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Securities: Who Really Benefits from Industry-Run Arbitration Practice? Two New (Web)

On June 13, 2007, two sources cited the inadequacy of consumer securities arbitration.

Neither disparaged arbitration processes, but both reports criticized securities industry arbitration–principally by the National Association of Securities Dealers and the New York Stock Exchange–for creating inequitable outcomes for aggrieved parties' disputes with their brokers.

In a press release, veteran New York arbitration practitioner Theodore G. Eppenstein, who heads his own firm focusing on securities fraud, proposes five steps to improve securities arbitration. First, Eppenstein believes that the public should be given back the right to file suit in court rather than be forced into compulsory arbitration. Thus, the investor should retain his or her freedom of choice: trial by jury or arbitration.

Second, Eppenstein says that there should be an option of a “non-industry forum.” This proposal would permit investors to seek an independent forum for arbitration of their disputes, though Eppenstein states that the Securities and Exchange Commission would still retain oversight.

Third, Eppenstein wants to eliminate the industry’s arbitration requirement that an industry arbitrator appear on the panel. The requirement, Eppenstein notes, doesn’t benefit investors, but rather creates the “appearance of potential bias and conflict of interest.”

Next, Eppenstein states that he believes that new guidelines should be drafted on requirements for qualification as a “public” arbitrator for panelist purposes. Those who have had ties to the securities industry should not be included, in order to keep the panel with a person who is “pure public.”
Finally, the “abuses aimed at the victims of investor fraud” need to be curtailed. Steps, such as prohibiting motions to dismiss, need to be taken to return the process of arbitration to its roots: an “equitable tribunal to provide justice for all.”

Eppenstein concludes: “[R]eform is long overdue[–]it's time to restore choice to investors and fairness to the system”
The release is available at

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A study published by Edward S. O'Neal, a principal with Securities and Litigation and Consulting Group, a Fairfax, Va., financial economics consulting firm, and Daniel R. Solin, a New York City securities and arbitration attorney, found that individual investors “who are compelled to rely on industry-run securities arbitration to resolve their claims against stockbrokers are winning fewer cases and recovering less money in the process.”

The study, “Mandatory Arbitration of Securities Disputes: A Statistical Analysis of How Claimants Fare” (available at:, examined 14,000 NASD and NYSE securities arbitration cases in the 1995-2004 period. A press release is available at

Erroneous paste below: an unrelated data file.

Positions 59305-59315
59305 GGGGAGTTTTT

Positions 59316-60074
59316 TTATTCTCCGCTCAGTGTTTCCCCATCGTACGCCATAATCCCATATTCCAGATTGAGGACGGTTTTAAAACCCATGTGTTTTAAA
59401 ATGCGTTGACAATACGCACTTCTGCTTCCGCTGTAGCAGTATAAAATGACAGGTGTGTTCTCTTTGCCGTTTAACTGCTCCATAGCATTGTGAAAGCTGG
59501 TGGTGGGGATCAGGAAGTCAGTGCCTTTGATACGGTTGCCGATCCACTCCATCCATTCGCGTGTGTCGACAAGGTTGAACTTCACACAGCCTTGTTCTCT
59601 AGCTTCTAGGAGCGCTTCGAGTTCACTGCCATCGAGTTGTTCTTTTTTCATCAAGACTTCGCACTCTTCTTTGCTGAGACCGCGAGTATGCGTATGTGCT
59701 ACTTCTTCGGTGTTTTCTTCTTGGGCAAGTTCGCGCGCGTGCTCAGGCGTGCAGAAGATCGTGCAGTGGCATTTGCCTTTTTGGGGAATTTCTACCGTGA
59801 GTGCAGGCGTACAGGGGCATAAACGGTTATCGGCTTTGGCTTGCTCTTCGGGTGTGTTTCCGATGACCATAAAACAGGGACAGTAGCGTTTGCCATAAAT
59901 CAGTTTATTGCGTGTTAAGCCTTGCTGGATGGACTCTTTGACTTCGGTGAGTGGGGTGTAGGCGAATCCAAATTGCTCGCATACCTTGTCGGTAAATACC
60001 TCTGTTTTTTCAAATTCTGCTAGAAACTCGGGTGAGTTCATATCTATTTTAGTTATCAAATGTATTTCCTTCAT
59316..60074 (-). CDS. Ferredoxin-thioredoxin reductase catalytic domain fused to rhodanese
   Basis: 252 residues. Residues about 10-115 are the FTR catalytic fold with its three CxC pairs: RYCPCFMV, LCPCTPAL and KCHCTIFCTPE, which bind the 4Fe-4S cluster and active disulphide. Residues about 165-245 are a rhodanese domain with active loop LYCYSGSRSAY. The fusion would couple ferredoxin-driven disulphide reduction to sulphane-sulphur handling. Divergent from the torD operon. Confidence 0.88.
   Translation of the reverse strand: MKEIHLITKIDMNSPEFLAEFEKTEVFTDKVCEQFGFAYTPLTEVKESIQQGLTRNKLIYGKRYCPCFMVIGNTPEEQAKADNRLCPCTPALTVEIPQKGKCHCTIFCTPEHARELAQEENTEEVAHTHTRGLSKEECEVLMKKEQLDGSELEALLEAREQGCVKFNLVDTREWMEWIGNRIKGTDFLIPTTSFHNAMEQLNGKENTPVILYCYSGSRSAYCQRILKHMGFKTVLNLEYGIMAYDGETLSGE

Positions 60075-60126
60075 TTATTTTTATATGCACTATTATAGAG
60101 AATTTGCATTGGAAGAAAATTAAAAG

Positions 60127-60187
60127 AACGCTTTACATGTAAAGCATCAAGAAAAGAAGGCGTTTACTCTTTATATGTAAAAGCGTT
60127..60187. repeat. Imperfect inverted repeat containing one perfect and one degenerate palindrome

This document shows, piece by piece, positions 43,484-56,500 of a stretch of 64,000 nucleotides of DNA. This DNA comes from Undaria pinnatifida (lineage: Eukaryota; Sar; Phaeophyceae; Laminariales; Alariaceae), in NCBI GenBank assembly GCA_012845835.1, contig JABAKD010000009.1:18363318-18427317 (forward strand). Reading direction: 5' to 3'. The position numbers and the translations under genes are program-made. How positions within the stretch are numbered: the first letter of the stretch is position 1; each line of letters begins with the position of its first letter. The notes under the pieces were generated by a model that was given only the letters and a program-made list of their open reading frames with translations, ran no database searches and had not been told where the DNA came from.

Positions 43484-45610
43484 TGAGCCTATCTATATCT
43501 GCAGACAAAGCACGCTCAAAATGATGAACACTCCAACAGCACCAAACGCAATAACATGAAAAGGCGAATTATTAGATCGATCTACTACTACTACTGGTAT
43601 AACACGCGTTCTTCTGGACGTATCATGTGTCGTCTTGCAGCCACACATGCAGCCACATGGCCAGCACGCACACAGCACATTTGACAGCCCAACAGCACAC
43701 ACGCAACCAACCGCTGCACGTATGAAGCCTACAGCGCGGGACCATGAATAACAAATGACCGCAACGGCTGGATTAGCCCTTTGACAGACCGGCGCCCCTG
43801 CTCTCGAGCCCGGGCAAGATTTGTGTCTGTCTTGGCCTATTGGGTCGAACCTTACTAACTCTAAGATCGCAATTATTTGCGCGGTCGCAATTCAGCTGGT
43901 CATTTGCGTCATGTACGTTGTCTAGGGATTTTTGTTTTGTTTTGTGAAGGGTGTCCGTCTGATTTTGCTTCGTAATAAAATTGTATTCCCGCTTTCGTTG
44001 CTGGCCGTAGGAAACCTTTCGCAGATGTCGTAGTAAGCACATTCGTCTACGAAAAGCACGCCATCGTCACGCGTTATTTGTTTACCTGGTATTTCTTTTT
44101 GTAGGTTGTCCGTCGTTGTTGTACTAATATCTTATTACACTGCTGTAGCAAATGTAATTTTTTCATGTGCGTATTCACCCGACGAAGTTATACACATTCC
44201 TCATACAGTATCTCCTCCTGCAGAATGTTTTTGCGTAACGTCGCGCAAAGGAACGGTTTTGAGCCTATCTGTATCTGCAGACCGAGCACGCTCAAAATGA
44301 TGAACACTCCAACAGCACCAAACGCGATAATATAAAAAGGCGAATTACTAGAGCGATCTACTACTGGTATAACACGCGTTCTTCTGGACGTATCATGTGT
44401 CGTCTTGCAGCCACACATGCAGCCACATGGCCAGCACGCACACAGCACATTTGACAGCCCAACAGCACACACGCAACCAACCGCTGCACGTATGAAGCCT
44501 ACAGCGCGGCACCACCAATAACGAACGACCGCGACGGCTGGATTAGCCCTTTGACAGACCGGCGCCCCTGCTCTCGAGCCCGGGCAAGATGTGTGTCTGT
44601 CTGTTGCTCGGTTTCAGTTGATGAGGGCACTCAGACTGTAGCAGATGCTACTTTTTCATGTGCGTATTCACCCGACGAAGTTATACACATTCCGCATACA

The authors’ conclusions paint a grim picture for investors who are faced with compulsory arbitration. The findings include a claimant “win rate” that has steadily declined since 1999.
Also, the larger the case, the lower the award as a percent of the amount claimed, according to the findings.

Perhaps the most disconcerting finding for investors is that “claimant win rates are lower against larger brokerage firms,” with the “average amount an investor can expect to recover going into arbitration against a large firm in a large case (over $250,000) is 12%.”

Although the authors acknowledge that the findings may have “innocent explanations,” they believe that their data “clearly indicates a decline in both the overall ‘win’ rate and the expected recovery percentage against major brokerage firms, at a time when the misconduct of these firms reached its apex with the analyst fraud scandal.”

In a follow-up to the study’s release, coauthor Solin wrote an editorial for the Web blog Huffington Post, titled, "The Only Thing They Have to Fear Is . . . A Level Playing Field" (available at:

The editorial took a frank look at the study and the state of affairs of securities arbitration for investors, noting Congress’s concern. Solin discussed the moves by Senate Judiciary Committee members in recently asking SEC chairman Christopher Cox to make arbitration optional instead of mandatory.

Barney Frank, the chairman of the House Committee on Financial Services, has indicated an interest in holding hearings on this subject, which likely will call Cox to testify, perhaps as soon as next week. Once set, the hearing will be posted here:
Concludes Solin in his Huffington Post piece, “Of course, the securities industry is adamant in its view that there is nothing wrong with this process. They may be right. If you are a broker or a brokerage firm, it is working really well for you.”

--Carol Bahan, CPR Intern